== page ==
If it could, your garden would thank you profusely for giving it home-made compost.
The benefits are huge for the small effort that it takes, and you’ll feel like a proper gardener.
Home-made compost does all this:
- heavy clay soil will have a better structure, lighter and more open, so drainage will be better,
- adding it to light, sandy soil gives it more substance and structure, and water and nutrients will stay in the soil for longer,
- the organic content of home-made compost helps to build healthy soil, attracting earthworms and all the essential little micro-organisms,
- garden and kitchen waste is recycled on the spot in your garden instead of going to landfill or driven off to a Council recycling unit.
First you need a compost bin to keep it all in, any type will do, the type and size just affects the rate at which the compost is made and becomes useable. It’s best to have a lid and solid sides to keep the contents warm, this speeds the process up and helps to prevent it all drying out.
A double bin is great if you have space, when the first one is full all the contents can be moved into the neighbouring bin [turning the heap like this helps to speed up the process] then cover it and leave it to rot down and start filling the second one.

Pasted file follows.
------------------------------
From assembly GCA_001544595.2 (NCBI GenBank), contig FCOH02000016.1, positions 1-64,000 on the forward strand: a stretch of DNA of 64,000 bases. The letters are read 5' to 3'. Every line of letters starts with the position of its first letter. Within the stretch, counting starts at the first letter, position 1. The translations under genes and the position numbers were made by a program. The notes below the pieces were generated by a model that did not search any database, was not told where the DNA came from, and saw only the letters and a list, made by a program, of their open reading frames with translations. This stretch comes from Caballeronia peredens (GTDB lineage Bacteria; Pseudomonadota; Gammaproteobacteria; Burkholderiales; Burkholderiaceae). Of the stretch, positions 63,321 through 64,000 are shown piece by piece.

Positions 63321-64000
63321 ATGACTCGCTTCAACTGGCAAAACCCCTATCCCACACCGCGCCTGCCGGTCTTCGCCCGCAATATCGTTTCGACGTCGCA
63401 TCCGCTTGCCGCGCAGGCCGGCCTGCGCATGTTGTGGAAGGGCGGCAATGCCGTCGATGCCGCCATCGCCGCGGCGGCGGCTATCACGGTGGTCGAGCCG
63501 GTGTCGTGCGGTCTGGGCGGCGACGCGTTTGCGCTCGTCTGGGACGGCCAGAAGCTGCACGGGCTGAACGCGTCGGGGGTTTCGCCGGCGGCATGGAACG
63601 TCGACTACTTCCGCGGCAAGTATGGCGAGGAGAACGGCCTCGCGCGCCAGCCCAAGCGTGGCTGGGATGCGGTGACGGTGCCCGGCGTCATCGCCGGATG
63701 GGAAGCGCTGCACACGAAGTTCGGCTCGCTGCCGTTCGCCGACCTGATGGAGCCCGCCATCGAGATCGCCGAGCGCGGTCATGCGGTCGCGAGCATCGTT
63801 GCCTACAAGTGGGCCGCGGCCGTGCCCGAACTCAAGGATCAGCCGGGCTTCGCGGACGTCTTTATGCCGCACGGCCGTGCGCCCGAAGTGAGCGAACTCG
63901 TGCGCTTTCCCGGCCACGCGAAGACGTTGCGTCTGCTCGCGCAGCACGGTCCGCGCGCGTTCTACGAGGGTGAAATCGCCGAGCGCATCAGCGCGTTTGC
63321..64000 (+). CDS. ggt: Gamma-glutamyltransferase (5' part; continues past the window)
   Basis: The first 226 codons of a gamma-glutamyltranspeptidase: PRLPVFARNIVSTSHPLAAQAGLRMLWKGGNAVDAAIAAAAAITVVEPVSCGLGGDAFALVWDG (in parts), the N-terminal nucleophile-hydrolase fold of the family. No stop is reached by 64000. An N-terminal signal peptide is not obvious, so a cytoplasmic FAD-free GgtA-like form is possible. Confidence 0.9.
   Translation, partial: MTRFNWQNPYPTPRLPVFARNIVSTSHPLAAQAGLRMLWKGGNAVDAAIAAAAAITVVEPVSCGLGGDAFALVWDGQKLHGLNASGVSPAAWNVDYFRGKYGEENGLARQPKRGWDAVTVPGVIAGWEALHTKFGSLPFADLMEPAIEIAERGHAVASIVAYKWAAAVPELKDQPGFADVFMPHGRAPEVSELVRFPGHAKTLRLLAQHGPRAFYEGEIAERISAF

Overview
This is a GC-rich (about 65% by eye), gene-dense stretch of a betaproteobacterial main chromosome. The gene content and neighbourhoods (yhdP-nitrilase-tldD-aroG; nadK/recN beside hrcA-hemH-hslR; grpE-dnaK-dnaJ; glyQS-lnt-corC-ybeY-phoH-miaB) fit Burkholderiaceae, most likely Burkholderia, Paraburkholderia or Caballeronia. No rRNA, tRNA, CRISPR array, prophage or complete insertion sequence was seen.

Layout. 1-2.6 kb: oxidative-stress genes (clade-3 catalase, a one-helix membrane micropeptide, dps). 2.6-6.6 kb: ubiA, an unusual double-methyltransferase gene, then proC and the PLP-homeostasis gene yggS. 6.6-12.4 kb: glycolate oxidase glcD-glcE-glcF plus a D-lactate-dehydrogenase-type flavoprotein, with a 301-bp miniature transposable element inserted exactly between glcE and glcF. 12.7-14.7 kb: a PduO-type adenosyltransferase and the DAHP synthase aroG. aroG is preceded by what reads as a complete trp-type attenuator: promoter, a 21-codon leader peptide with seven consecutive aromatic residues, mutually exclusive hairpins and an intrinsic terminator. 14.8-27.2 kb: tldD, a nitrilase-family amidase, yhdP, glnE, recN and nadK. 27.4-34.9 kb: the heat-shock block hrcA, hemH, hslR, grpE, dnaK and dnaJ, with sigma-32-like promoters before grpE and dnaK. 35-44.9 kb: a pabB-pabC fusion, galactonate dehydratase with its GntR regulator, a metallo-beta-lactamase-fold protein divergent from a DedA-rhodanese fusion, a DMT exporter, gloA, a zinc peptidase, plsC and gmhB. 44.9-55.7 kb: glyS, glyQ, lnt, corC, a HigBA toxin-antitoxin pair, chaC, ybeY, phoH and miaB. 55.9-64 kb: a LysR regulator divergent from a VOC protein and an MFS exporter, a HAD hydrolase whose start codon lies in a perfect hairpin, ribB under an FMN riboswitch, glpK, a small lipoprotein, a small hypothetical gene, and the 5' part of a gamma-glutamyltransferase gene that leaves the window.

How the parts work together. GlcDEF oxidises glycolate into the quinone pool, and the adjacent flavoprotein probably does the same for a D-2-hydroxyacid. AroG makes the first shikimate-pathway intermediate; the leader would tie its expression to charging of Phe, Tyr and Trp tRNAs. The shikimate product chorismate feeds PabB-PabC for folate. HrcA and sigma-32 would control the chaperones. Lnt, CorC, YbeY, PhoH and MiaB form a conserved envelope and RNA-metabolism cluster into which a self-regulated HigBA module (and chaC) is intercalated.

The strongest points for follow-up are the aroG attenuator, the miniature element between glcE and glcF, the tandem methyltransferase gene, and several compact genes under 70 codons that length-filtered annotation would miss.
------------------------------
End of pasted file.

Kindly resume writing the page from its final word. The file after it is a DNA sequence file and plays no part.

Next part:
Site the compost bin on soil so that worms can get in easily, they do a great job helping to break-down the waste, and add the waste in thin layers of different materials.
Fill it with:
vegetable peelings, apple cores and fruit peel, bunches of flowers that are past their best, tea-bags and coffee grounds, egg cartons, brown paper, cardboard [unprinted and plain], including loo-roll holders.
Keep a small container either in your kitchen or outside the kitchen door to keep waste in and transfer it ti the compost-bin every few days.
grass cuttings [though not if they’ve been sprayed with any chemicals]
all the plant material from cutting back plants and dead-heading
small woody clippings from shrubs
Don’t include weeds or large woody stems, cooked food, and whilst horse manure is fine, dog and cat waste definitely isn’t.
Ideally the heap should roughly contain 25-50% of green waste and the rest made up of brown material e.g. cardboard etc. If it’s wet it needs more brown material and if it’s dry it needs more green stuff.
After a few months all that waste will have become dark, brown crumbly soil, it always feel like some kind of magic has happened.
Use it by spreading as a thick mulch on the soil, mix it into planting holes, or spread round the base of plants, it’s excellent for growing vegetables.
I’ve got a couple of compost bins at the allotment, but until I get the new garden better organised at home I’m using one of those big plastic ‘dalek’ type bins that was there when we moved in. They’re ok, easy and available from most local councils, but the design makes it difficult to get the compost out when it’s done, eventually I’ll have a pair of wooden bins.
Happy gardening, Jill
all photos: Jill Anderson.